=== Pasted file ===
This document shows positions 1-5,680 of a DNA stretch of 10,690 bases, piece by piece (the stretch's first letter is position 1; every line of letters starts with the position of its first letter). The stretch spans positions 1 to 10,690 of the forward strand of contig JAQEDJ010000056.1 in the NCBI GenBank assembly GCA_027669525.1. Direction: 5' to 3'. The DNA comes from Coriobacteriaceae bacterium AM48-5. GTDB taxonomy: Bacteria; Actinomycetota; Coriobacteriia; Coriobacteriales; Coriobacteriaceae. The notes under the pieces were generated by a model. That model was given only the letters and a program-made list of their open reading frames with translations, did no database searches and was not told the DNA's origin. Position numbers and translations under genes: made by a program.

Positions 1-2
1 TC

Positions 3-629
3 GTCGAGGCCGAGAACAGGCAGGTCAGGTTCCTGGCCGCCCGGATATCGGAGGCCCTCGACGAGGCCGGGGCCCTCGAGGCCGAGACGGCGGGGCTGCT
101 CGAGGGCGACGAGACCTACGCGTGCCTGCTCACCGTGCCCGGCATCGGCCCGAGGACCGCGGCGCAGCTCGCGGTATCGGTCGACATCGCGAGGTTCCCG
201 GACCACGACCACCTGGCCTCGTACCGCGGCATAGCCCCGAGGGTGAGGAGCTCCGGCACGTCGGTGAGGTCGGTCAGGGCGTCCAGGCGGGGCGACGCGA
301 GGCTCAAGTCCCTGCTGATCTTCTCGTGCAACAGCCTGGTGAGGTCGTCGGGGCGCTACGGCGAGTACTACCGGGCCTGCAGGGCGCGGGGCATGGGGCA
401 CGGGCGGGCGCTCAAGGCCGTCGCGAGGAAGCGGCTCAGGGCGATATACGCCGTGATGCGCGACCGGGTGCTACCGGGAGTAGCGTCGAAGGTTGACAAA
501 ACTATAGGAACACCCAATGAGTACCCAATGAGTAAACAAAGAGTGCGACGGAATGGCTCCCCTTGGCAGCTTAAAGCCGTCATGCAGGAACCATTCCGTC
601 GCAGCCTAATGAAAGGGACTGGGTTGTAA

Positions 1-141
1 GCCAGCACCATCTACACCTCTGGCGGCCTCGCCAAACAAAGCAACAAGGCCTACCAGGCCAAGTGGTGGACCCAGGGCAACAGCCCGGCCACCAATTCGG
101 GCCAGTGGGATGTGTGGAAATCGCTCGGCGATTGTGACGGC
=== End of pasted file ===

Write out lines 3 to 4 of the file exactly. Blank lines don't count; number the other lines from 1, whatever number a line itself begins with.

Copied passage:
1 TC

Positions 3-629